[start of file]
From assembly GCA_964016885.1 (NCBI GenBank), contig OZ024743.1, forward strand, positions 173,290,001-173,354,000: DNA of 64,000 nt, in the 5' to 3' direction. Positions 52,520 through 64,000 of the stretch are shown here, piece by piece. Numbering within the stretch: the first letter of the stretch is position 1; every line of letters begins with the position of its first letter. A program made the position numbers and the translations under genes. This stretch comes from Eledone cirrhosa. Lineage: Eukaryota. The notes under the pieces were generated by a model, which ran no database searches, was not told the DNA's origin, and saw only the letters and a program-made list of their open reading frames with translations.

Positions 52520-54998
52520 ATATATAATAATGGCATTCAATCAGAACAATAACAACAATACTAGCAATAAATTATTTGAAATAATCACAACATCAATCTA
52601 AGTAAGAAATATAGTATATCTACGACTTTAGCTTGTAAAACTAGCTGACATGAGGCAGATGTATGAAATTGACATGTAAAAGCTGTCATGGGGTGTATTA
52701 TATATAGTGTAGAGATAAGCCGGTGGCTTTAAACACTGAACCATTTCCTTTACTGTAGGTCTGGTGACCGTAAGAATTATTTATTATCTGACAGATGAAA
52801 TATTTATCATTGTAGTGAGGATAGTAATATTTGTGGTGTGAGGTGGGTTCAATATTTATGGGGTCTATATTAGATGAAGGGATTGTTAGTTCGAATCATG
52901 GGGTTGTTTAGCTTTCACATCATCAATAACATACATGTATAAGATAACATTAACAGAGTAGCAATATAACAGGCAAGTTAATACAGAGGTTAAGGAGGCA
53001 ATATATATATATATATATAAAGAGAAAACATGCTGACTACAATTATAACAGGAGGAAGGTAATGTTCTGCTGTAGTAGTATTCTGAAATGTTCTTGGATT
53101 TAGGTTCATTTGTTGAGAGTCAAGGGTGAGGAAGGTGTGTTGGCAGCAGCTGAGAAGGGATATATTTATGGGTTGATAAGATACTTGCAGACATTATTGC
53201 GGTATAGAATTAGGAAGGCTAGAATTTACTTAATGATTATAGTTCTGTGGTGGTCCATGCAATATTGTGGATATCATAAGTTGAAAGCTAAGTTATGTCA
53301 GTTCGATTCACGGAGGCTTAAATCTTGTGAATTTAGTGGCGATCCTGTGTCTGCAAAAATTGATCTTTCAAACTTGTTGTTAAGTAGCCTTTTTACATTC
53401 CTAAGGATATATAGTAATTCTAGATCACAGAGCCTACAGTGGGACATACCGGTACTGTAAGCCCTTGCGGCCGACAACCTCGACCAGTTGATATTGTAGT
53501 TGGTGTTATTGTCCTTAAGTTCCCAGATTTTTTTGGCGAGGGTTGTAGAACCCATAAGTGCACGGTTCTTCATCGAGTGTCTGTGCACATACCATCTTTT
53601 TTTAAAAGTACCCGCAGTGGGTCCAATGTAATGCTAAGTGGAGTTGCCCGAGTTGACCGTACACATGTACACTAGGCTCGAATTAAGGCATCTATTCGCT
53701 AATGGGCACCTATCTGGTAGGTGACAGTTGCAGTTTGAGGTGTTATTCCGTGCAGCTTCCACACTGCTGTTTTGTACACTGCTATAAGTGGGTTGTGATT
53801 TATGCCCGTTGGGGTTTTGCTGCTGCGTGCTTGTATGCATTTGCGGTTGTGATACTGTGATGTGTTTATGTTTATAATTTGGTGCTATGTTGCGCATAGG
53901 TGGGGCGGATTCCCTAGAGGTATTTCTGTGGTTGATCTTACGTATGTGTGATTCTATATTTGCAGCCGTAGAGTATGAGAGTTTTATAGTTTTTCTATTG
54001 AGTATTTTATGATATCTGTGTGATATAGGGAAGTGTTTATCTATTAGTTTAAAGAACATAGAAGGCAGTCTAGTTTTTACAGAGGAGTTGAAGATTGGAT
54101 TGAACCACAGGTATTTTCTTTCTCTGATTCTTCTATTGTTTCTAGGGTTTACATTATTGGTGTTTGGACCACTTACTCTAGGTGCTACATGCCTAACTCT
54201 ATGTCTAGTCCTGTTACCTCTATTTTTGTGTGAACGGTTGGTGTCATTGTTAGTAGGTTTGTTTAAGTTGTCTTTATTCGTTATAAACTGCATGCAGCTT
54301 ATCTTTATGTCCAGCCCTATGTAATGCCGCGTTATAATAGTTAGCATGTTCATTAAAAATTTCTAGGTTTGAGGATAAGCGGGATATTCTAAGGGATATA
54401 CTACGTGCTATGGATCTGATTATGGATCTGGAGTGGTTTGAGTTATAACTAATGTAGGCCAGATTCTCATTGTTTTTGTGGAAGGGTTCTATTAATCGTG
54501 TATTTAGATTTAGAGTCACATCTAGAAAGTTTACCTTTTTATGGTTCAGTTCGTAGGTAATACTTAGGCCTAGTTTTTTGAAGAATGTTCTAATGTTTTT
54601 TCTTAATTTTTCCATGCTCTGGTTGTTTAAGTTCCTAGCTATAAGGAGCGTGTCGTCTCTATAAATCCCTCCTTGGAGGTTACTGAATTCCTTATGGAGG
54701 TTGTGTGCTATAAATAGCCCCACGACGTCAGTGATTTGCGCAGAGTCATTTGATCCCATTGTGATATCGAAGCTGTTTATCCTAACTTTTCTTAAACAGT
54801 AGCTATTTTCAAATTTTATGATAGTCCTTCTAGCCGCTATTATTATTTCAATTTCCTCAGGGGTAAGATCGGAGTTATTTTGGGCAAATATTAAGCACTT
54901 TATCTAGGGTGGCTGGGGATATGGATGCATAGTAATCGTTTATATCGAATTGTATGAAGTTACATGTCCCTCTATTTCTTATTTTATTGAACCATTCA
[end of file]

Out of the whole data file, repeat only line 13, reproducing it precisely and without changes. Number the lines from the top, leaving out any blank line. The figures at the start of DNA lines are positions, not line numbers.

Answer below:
53501 TGGTGTTATTGTCCTTAAGTTCCCAGATTTTTTTGGCGAGGGTTGTAGAACCCATAAGTGCACGGTTCTTCATCGAGTGTCTGTGCACATACCATCTTTT